The name? “I called it Longboard Logistics because it feels like we surf freight coast to coast. We are fast and furious yet careful as possible, making sure we get the load delivered like a sweet ride. California is a bad word in Idaho, but some things, like waves in California, Hawaii and Florida are hard to give up for me. This job is a rush. Each day can bring huge waves of freight. With that comes a different kind of stress.”
He added, “It’s not a bad stress if you know how to negotiate the ups and downs. This is what we do. We negotiate, we turn bad stress into high fives, and we don’t over promise and underperform. We are human, and we fall now and then but we can rest at night knowing we did everything we could for the customer – the customer being both the person sending us the order and the carrier who we coordinate the shipment with. We love what we do and I for one am thankful each day for the opportunities given to me.”
Cain said the team is “five totally different personalities who work close with customers to provide transportation support out of all onion growing regions in the U.S. and border crossings with Mexico and Canada. We move other produce products, including melons, apples, potatoes, carrots and hops.”
For onions, Longboard uses “Refrigerated, Vans, Conestoga and Flats,” and Cain said, “Each customer has their own preference. They compete, and sometimes one mode of transportation costs less than another allowing them a competitive edge.”
While logistics is a big world, Cain said in half-jest, “Meteorologist should be our second title. I swear, we could get a meteorologist job if freight ever becomes automated. It’s our job to look ahead and use the most effective routes to keep quality intact. Quality is crucial and the most important element, in my opinion, other than being on time with the delivery. Watching for moisture, loading correct and venting correct are elements we focus on to support a shipped fresh produce product like onions.”
And the team also notes the critical matters of onion pricing, gapping areas, saturation of the market and weather “to help us with freight rates.” He said, “We ask a lot of questions, and we listen.”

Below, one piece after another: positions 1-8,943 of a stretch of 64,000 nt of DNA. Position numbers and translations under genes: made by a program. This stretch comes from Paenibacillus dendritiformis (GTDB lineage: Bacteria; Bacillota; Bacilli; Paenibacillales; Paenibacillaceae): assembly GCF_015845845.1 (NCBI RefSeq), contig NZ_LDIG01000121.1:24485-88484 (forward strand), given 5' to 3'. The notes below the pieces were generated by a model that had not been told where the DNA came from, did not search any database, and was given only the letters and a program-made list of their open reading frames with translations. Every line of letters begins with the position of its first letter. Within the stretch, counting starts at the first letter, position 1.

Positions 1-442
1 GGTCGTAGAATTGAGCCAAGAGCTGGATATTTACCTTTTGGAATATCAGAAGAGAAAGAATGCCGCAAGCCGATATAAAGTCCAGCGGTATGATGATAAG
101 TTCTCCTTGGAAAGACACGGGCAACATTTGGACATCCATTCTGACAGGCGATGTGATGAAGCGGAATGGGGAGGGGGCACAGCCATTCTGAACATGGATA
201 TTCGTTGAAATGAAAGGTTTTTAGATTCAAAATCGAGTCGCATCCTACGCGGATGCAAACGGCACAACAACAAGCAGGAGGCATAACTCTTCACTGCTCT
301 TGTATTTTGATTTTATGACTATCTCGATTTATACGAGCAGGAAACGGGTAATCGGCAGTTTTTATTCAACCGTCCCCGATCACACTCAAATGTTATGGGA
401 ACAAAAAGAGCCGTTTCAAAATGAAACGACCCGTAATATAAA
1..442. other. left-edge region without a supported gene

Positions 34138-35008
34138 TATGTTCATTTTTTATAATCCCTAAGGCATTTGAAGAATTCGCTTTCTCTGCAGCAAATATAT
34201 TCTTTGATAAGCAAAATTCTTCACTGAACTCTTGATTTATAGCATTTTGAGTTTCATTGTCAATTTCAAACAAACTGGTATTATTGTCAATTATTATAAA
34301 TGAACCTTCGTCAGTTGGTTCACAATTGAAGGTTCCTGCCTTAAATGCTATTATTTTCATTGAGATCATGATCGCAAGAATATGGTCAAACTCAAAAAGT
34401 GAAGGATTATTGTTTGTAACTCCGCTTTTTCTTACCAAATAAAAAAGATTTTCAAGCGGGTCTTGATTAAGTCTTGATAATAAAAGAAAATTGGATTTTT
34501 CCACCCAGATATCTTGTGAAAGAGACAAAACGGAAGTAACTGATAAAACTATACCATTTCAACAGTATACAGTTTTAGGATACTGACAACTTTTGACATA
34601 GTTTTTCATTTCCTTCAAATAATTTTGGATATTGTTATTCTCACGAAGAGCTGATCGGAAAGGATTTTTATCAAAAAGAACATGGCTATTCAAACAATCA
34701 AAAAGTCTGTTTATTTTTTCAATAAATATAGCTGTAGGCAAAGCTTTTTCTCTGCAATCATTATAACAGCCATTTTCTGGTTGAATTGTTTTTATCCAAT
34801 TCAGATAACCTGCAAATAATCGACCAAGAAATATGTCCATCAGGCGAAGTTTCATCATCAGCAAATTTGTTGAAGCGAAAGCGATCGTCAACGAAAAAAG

Some of Longboard’s customers have been shipping onions for decades, and Cain observed, “These old timers know when to buy two to three weeks before anyone else. Their ordering helps us understand what is ahead with pricing. When we see them stop ordering from a certain region, we know something is off so we ask.”
If they’re told, for instance, that “New Mexico is going to gap next week,” the team knows “to watch California and other growing areas.” He said, “The other growing areas will get called on and in turn increase the demand for trucks. We then know the rate for those trucks will go up. If we are pulling a load from a gapping area, we know the rate in that area will be lower. If an area gets rain, we know loading will take time and less loads will come out. Furthermore, we know this can affect the types of equipment being used. Flatbeds will be pushed to the side, and reefers will be used more often. We need to watch these things to help customers’ price lanes, which allows them to sell a load to a customer at a fair market rate. If not informed, a customer could take it for granted, over a weekend, and price a lane too low. For instance, maybe the shipping lane from Washington to California changed because California slowed down with freight. Friday it was $1600.00, but Monday could bring a $2200.00 lane. We watch things close to educate.”
And at this time of year, Cain said, “We are watching California and the heat. We look for crops coming to an end. We watch what people are buying – books and school supplies not produce. We don’t just look at onions.”
He continued, “California is the ninth largest economy in the world. We can figure out how dead it is by simply posting a load to Chicago from Fresno. We know the lane pricing, and we know a lot of Russian drivers live in Chicago. They want to get home the most direct route. When we see a team load going for $3.75 per 50 on a reefer, we know its slowing down fast. If this happens, trucks will ask for more money to come back into California from Washington to make up the difference. We do this for many areas to see what is coming up.”